I can't disagree with anything anyone is saying as I was saying it myself last week. Like I said it was going back, but there is just something about it that really appeals, so that along with knowing ill get every update first swung it.

Plus I have a deal with the g/f that she takes my old phones so I get a new one every year the way the contracts work.


December 31, 2010, 6:05 pm

2 things put me off upgrading to this (from the Nexus One):

1. As others have pointed out - no micro SD and only 16gb of storage. A high end phone like this should really be offering an expansion slot regardless of on board storage. Is this maybe related to the Galaxy's issues with memory cards?

2. No plug-less charging. One of the big (but understated) features of the N1 for me is being able to drop it into the desktop dock for charging - as a heavy user I have a dock at the beside and another on my desk at work.


December 31, 2010, 6:45 pm

Small mistake in your otherwise excellent review: This phone does not currently offer 720p video recording.

john g

December 31, 2010, 7:04 pm

You show a picture of the battery management screen and say that it's new to Android 2.3 but my Desire HD has exactly the same capability running Android 2.2. Is this something that HTC added or something that has been overlooked in previous reviews?

Also, was the review written before Google Maps 5 was released on December 17th? I've been using it for a couple of weeks and the vector-based graphics and improved caching are a great improvement.


December 31, 2010, 8:56 pm

Great phone, but omitting the MicroSD slot is like taking one step forward and 10 steps back. Why oh why?!?

I suppose the internal storage could be used as app storage. I suppose that one of the reasons why Google didn't like the idea of app storage on the SD card was because they didn't want to give users the ability to remove the vital SD card while those apps are running. That would create some stability issues, but removing the slot is hardly the answer. I'd rather the slot was just placed behind the battery or something, thereby forcing the user to shut down the phone before removing the card.

I really hope this 'feature' isn't a sign of things to come.

Denis iii

December 31, 2010, 9:14 pm

Still not worth it. Watched a utube clip showing the interface and usage is all over the place with one function working though so here but different there and different again here and there so a complete fail IMO.

Will wait for new Win7 phone with the software upgrade and working memstick.


December 31, 2010, 10:19 pm


Hotmail supports Exchange and while I don't have a Nexus S it works fine on my Gingerbreaded Desire with support for mail, contacts and calendar sync.

Also, Google Maps 5.0 has been out for a few weeks now with the new 3D view, vector graphics and offline caching. I'm surprised that it's not intalled by default but should only take a quick update.

I found your comment about it not being ideal to have to install apps a bit strange. Isn't it a bonus that you can easily add functionality with a quick download? Seems like the whole point of having an app store to me.

I totally agree that some of the inbuilt apps aren't the best but for me the whole point of Android is it's customisability. Being able to change pretty much everything to get it working exactly the way you want it to. It does just work but with a little effort it can work so much better.


December 31, 2010, 11:06 pm

More excited about the software than the hardware I have to admit.

Edward, you have become a true professional. Watching your vide review, there was a point when you had just mentioned about scrolling and reaching the end with a 'bump' and the settings menu didn't exhibit this features. After going up and down a couple of times, you gave up. I'm sure your face (which we couldn't see) was probably saying WTF??, but your video commentary went on as if nothing was out of the ordinary!!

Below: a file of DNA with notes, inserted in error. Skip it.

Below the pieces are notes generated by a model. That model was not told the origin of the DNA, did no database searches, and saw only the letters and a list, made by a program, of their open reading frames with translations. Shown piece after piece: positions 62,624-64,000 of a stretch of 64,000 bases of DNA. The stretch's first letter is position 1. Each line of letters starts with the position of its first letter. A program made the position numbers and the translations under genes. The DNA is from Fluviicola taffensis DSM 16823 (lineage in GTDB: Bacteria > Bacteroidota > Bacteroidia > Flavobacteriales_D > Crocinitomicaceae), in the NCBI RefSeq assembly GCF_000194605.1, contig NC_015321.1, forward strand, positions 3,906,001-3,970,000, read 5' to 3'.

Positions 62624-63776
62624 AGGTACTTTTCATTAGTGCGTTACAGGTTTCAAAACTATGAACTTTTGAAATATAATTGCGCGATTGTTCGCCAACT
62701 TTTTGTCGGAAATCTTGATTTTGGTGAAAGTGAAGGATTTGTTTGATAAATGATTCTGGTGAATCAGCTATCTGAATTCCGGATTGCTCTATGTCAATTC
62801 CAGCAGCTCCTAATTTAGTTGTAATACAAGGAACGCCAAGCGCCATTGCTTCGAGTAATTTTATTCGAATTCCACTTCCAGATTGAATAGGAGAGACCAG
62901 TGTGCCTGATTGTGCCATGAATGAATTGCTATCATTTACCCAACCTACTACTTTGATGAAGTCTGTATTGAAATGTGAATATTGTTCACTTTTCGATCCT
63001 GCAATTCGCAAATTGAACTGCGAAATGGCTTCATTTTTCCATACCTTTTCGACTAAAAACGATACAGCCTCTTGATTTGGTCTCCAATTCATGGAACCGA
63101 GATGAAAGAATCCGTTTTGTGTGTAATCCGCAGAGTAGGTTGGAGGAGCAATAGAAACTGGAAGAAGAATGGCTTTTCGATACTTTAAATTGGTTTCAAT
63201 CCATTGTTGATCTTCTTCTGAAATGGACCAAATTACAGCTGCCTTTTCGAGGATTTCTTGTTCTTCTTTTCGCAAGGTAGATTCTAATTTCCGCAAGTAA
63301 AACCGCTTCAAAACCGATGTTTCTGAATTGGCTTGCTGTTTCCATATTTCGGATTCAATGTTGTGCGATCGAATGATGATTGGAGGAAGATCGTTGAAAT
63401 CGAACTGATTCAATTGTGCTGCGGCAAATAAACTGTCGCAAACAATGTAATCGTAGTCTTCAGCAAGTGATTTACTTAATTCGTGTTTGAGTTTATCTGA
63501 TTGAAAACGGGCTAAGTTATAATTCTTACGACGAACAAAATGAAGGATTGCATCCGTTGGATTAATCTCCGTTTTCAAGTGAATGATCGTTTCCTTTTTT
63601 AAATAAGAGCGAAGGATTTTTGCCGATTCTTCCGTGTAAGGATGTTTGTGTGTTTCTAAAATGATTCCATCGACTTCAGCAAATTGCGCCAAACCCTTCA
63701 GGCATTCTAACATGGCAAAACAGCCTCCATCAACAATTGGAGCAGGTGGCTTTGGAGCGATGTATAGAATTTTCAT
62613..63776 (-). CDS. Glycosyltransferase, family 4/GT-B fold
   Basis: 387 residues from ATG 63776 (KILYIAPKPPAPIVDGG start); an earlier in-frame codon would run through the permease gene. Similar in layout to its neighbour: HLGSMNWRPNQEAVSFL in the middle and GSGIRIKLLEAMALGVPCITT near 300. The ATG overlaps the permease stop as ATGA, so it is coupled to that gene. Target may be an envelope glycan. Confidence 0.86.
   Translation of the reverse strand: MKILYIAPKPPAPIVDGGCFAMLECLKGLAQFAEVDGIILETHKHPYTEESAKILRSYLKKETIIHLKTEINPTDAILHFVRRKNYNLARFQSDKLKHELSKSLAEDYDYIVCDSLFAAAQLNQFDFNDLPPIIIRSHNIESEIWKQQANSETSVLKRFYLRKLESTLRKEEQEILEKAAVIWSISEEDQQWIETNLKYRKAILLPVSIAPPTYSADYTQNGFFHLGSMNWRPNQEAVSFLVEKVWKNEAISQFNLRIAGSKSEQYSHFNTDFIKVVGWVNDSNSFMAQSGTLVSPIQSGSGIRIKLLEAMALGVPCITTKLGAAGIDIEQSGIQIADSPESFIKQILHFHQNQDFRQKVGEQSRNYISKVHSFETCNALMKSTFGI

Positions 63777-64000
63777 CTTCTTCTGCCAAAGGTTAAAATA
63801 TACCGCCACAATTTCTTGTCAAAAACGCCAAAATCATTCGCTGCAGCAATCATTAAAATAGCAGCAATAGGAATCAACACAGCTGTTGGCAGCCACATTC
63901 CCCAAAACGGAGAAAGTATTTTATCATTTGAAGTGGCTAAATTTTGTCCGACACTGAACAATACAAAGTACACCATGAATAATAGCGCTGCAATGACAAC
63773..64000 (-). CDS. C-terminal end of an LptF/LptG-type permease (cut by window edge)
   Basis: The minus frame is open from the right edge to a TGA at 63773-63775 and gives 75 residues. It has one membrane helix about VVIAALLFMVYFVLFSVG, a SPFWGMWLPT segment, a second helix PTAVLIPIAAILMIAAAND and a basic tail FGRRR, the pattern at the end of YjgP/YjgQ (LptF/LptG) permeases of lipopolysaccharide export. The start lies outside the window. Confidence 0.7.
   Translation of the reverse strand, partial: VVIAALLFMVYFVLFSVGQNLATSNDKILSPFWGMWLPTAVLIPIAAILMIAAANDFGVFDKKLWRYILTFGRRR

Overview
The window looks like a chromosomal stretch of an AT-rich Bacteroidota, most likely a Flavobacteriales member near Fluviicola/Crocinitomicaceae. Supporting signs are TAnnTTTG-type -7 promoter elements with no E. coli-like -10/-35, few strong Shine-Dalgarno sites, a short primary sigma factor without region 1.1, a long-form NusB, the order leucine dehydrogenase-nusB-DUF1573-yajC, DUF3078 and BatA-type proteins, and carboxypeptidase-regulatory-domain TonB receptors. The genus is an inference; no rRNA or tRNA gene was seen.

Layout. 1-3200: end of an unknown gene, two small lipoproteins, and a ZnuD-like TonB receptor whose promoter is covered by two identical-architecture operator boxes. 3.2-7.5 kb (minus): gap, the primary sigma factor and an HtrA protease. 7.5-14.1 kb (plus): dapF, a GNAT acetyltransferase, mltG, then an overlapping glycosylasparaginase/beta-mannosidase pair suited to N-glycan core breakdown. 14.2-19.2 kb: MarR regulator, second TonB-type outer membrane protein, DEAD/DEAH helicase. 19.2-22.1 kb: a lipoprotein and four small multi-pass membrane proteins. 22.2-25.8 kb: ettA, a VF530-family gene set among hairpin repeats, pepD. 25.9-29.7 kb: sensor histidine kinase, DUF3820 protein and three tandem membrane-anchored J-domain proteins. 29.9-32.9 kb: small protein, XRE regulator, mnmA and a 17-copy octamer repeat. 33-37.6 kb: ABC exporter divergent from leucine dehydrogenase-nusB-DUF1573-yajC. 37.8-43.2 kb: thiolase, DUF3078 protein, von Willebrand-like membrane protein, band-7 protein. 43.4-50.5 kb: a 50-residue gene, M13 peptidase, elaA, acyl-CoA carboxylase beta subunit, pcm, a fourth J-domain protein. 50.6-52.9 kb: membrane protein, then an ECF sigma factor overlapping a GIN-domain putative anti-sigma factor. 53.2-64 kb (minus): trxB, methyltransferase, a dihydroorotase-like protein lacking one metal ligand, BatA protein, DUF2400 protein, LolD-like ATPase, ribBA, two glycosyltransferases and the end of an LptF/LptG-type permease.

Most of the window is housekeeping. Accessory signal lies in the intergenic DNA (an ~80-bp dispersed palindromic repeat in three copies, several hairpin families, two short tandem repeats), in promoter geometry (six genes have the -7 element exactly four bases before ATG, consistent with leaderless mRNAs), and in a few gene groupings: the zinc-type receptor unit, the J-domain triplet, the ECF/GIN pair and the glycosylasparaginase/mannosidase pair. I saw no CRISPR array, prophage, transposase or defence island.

Well done. A true pro!!


January 1, 2011, 12:12 am

This looks like a great phone, however now the software is at last a challenge to ios, they need to sort out the build quality. The iphone 4 has what feels like a 'no compromise' approach to quality with it's glass back & s/steel surround. Most people will be buying these phones on a long contract and a plastic back just doesn't inspire the 'built to last' confidence I'd want with a daily use item that I'm going to spend the next 2 years using.


January 1, 2011, 3:38 pm

Can anyone comment on whether Android has a problem with text messaging or not? The specific issues seems to be that now and then it'll send texts to the wrong people. Is this true?


January 1, 2011, 7:25 pm

Good review Ed. Very interesting. If I was upgrading at this moment, then this would probably be my no.1 choice. I have a HTC Desire at the moment and while the Sense interface is good I would prefer one current up to date android update. My froyo update only came through a month ago! Have played with a friend's GalaxyS and was very impressed. The larger screen means a lot to me as I use my phone probably more than my macbook for email and browsing. the lightness compared to my Desire is not significant but as I carry my phone all the time in my pocket it would be welcome. And although I abhor glossy plastic I did think the GalaxyS's use of it was classy and modernistic compared to the rather unremarkable mocha metal/plastic mix on the desire. And the screen as shown in the video review looks and sounds as if it is the right size, quality, and feel, to meet my needs. It will be another year before I upgrade, so probably the successor to this phone will be in the running for me.


January 1, 2011, 11:09 pm


Yes there is a bug in the messaging app. Sometimes when you select a thread it inadvertan opens a different one. If you're not careful you can then end up texting the wrong person.

Definitely needs fixing although I use handcent which doesn't seem effected by it.


January 2, 2011, 8:55 pm

Nice review. Is there any chance that you will be allowing full screen playback on your review videos at some point?


March 16, 2013, 12:50 am

This phone is TERRIBLE. It only last for a couple months and then something goes wrong this is my 3rd time getting this phone because of this reason.


May 26, 2013, 7:22 am

no memory card slot...........:(